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Nutrition can also play an important role in positively impacting post-exercise recovery of hard-working dogs. Even the best conditioned dogs can tire over time. Their energy levels can drop and their mental sharpness can soften. Some of their fatigue may come from oxidative stress and the buildup of free radicals. Free radicals, the by-product of strenuous activity, are a normal part of a dog’s everyday life. Increased workload results in more free radicals being released in the dog’s body. Large amounts of free radicals can slow down the rebuilding of cells lost during rigorous exercise. By reducing free radical production, dogs may recover more quickly.

Antioxidants like Vitamin E, Vitamin C, lutein, beta-carotene and taurine, among others help reduce oxidative stress and free radicals. In a study* of Iditarod dogs, the ones that run a 938-mile course across 8 to 15 days, the results found that dogs with a higher pre-race plasma Vitamin E concentration were twice as likely to finish the race.

Recovery from daily work and training is important for a dog to work at his peak. Proper conditioning and optimal nutrition are both important for the recovery process. Nutrition that contains a custom-blend of antioxidants like Eukanuba’s Premium Performance line aids post-exercise recovery times and helps prepare dogs to perform at their peak tomorrow.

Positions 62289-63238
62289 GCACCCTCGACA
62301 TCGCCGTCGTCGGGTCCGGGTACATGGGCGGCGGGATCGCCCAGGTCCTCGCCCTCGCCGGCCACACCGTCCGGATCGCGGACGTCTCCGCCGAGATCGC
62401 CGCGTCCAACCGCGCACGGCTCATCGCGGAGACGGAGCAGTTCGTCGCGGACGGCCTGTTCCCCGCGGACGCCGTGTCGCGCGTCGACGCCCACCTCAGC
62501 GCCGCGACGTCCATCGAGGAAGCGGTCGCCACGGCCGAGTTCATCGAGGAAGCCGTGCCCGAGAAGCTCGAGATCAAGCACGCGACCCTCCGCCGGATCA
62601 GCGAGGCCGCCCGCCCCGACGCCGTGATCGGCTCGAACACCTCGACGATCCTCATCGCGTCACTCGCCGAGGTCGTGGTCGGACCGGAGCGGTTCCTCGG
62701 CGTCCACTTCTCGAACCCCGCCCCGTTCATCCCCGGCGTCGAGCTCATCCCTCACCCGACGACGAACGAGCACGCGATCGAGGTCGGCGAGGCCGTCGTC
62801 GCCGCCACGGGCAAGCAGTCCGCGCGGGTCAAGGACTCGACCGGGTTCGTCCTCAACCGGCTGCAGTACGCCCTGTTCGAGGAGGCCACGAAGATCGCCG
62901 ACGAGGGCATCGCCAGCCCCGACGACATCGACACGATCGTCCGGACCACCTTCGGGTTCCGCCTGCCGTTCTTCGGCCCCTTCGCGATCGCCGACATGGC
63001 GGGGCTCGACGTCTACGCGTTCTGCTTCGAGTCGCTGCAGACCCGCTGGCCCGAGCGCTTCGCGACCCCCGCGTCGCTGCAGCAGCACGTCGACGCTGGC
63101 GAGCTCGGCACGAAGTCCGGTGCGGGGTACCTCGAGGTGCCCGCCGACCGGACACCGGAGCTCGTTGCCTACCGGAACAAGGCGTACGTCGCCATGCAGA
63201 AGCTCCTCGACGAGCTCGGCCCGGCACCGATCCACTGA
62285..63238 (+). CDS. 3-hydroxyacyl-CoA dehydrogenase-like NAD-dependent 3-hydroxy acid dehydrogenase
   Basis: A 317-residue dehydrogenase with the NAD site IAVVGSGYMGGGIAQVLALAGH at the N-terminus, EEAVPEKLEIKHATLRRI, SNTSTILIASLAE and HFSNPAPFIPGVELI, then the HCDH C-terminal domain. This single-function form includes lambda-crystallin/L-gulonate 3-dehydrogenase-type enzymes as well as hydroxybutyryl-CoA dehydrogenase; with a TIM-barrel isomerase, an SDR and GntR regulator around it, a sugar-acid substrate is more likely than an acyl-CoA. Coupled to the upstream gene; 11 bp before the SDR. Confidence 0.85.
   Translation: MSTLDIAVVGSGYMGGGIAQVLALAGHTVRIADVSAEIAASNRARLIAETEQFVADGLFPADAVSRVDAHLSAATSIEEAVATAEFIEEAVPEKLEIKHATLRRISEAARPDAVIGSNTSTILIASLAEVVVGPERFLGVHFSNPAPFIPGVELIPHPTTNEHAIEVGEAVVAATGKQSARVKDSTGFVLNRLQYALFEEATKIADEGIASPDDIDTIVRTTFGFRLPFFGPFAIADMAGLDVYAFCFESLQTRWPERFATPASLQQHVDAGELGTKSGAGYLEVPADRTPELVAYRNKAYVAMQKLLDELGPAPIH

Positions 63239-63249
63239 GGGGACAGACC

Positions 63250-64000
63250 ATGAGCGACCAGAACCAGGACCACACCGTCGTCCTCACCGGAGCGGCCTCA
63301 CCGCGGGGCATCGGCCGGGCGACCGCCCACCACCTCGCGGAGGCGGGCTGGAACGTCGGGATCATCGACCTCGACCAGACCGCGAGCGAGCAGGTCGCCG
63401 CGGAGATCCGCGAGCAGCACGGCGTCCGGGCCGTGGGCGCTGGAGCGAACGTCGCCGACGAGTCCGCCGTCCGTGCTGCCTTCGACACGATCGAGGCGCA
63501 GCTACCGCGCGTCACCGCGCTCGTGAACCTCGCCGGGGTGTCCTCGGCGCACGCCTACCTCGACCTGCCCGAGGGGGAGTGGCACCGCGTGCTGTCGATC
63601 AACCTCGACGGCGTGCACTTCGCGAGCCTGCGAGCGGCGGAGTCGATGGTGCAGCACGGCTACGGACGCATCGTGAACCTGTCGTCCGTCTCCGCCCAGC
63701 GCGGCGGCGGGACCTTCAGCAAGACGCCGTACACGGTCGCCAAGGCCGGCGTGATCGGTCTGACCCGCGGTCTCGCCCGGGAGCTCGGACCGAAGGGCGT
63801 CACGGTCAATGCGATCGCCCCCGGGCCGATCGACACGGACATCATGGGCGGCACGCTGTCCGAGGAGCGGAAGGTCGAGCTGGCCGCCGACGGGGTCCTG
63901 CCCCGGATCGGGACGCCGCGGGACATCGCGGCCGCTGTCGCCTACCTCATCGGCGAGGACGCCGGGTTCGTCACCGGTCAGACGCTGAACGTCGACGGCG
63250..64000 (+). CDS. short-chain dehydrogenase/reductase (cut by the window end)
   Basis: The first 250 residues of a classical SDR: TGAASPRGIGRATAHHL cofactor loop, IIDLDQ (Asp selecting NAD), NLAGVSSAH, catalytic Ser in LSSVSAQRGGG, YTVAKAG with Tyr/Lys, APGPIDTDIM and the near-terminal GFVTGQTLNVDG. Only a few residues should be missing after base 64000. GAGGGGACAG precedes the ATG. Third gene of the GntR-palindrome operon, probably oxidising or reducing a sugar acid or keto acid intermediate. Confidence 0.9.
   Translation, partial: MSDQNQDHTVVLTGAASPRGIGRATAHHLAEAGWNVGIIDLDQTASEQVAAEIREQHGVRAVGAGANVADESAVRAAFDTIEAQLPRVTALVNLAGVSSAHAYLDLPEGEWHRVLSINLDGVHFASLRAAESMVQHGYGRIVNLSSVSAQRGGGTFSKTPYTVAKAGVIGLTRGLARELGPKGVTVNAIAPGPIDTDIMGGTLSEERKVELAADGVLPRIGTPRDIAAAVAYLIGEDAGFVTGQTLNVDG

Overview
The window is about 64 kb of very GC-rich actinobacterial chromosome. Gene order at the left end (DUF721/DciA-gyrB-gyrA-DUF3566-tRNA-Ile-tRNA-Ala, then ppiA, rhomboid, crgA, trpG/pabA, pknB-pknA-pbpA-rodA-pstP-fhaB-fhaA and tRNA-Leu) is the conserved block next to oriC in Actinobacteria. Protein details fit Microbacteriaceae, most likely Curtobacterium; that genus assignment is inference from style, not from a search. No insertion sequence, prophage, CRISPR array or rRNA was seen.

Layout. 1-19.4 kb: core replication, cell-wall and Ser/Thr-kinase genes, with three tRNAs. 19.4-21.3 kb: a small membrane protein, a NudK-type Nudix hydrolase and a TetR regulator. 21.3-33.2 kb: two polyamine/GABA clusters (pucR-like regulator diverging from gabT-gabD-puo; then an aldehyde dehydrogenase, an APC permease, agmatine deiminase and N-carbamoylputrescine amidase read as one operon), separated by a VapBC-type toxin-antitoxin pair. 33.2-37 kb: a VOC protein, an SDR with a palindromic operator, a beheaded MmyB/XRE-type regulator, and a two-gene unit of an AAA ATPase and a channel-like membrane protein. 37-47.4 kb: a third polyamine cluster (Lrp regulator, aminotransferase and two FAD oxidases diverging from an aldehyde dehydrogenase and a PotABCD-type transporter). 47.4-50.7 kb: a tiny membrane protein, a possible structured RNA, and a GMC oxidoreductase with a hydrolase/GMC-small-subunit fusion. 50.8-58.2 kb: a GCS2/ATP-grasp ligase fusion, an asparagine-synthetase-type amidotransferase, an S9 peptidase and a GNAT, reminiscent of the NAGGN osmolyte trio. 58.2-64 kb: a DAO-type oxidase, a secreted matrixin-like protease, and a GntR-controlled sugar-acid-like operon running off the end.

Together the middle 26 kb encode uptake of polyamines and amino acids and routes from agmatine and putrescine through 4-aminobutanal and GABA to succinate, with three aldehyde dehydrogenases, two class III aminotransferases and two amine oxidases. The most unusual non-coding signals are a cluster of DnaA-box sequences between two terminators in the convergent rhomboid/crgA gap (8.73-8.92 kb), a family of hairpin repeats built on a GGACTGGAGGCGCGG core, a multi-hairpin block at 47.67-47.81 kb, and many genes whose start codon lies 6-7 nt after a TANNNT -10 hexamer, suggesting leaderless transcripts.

Once you’ve selected an optimal diet for your sporting dog, it’s also important to determine how much to feed him. Factors such as body condition score, in-season versus off-season workloads and timing should all be considered in your feeding plan.

Let’s face it, sporting dogs don’t stop when they’re tired, they stop when they’re done. Give a pointer, setter, shorthair or Lab a choice between working or taking a nap, odds are they’ll take work at every opportunity. The next time you look at your dog making multiple blinds, running fields, and snaking through covers, think about what you’re feeding him. Nutrition can help elevate him to his peak potential.

* Piercy RJ et al. Association between vitamin E and enhanced athletic performance in sled dogs. Med. Sci. Sports Exerc. 2001, 33 : 826-833